July 31, 2023 Administrator BetShaw web page

YogaFit for Swimmers

Summer’s here, and hot days call us to the water. Whether you are a casual dipper or a serious swimmer, yoga can really help your strokes. Like any repetitive exercise, swimming causes overuse in some muscle groups and under-use in others. Fortunately, if you engage in a variety of strokes, you can lessen this problem. However, we still engage the upper body during the swim, primarily the shoulders and back. Several yoga postures can balance the body, and breathing practice is key.

Swimming and YogaFit have a lot in common. Both focus on moving with breath in a rhythmic way. Ancient yoga texts tell us that a “pranayama” (breathing) practice should be done daily. An extremely deconditioned person has the option of swimming as a way to enhance this breathing practice. During Yoga and Swimming, the primary focus should be on the breath; then, the focus moves to breath united with movement. You can practice your swimming strokes on land, concentrating on the breath. Our yoga practice requires breathing in and out of the nose while our swimming breath is in and out of the mouth, but with practice can move closer to the yoga breath.

YogaFit postures for Swimmers:

Chest Expansion Standing: Interlace hands behind the back; lift ribcage upward, and breathe, filling the lungs. Pull hands away from the body. The powerful pose opens the chest, pectorals, and shoulders before and after the swim.

Knot Poses:  Lying face down, pull the right arm across the left side of the body and the left arm across the right. Arms should be right under the chest. Switch sides after ten deep breaths. This opening pose creates space in the deltoids and between the scapula.

Camel Pose:  On your knees, reach your hands back to sitting muscles (gluteus), squeeze tight and press forward, lift your chest, and experience an incredible anti-aging backbend. Release after five deep breaths into an extended child’s pose.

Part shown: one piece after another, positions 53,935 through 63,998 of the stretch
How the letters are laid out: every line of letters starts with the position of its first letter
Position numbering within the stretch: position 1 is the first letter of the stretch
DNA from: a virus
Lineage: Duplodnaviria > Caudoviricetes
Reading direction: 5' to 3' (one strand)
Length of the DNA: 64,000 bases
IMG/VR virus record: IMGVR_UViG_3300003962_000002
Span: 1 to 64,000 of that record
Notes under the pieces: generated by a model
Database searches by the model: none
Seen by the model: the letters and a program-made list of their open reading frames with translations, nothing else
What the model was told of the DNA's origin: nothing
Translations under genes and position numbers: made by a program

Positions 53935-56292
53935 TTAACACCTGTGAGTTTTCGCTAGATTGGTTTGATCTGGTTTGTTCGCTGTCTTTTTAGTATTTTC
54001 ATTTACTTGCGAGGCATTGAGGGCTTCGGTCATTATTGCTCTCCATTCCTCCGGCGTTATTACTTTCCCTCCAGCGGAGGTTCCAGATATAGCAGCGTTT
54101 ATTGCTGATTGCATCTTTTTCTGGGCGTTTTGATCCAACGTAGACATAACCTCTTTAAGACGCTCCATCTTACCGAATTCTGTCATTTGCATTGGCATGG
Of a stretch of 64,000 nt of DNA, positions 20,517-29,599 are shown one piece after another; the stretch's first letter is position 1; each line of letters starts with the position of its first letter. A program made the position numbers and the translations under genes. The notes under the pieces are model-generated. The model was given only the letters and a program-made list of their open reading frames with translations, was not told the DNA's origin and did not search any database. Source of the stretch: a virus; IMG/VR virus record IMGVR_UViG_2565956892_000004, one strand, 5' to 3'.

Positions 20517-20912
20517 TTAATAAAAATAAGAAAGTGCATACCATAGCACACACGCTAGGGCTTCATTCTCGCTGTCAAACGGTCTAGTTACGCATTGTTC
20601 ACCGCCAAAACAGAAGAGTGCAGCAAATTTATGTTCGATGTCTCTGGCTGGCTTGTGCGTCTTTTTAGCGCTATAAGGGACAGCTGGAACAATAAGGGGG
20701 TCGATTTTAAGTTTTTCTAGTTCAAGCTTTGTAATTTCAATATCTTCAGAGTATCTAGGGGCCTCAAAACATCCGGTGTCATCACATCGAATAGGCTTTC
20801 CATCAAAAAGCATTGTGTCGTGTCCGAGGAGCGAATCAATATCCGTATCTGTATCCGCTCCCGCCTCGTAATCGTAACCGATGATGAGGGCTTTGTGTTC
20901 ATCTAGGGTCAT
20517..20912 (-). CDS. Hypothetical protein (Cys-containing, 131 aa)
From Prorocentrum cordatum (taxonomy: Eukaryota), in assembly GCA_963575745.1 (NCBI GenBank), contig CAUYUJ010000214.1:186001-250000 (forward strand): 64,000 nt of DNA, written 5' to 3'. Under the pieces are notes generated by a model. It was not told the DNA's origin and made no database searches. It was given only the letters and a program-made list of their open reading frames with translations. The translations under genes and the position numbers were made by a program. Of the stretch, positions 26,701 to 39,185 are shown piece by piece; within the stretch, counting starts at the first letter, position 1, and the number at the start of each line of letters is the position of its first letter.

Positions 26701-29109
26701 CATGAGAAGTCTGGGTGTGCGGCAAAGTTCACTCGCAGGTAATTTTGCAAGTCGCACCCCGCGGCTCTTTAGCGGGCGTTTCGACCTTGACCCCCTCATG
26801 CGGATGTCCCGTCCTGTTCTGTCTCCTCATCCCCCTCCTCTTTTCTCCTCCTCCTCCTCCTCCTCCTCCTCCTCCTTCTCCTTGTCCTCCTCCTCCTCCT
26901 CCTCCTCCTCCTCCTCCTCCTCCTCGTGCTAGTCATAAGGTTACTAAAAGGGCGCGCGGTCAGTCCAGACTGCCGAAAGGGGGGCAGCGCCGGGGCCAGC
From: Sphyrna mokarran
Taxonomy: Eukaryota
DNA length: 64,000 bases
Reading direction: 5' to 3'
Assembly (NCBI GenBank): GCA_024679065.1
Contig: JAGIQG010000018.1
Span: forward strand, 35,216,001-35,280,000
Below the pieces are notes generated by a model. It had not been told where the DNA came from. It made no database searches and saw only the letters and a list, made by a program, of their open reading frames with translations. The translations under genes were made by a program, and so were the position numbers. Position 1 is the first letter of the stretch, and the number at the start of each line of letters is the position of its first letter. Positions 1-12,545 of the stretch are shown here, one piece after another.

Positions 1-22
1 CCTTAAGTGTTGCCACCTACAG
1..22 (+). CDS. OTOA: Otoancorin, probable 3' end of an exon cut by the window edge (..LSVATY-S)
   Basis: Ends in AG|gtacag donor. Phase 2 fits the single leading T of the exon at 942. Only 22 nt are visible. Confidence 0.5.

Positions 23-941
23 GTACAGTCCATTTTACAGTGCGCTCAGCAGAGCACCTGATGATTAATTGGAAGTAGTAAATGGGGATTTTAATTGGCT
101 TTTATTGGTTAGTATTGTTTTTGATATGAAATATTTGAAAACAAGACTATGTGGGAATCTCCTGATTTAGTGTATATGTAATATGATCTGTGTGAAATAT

Abdominal Exercises:  All our movements in and out of the water originate from the midsection. Making our center strong only enhances our movement through the water. Lying on your back, feet on the floor, interlace hands behind your head and slowly lift on the exhale, release on the inhale, and let the strong, centered breath lift you up and down like a wave. Keep the abs contracted at all times.

SuperPerson Pose:  Lying face down, lifting arms and legs off the floor, holding for five breaths, and repeating 5x. This back-strengthening pose creates good posture muscles in and out of the water.

Focused Breathing and Visualization:  With the hands on the belly, knees bent, and feet on the floor. Inhale and exhale into the midsection. This simple exercise gives us time to visualize moving through the water, staying calm and focused, and uniting breath with movement so our Swim becomes a complete Body/Mind exercise.

Have a fun Summer !!

For more information on yoga and cross-training, check out the YogaFit book, The YogaFit Athlete.

Beth Shaw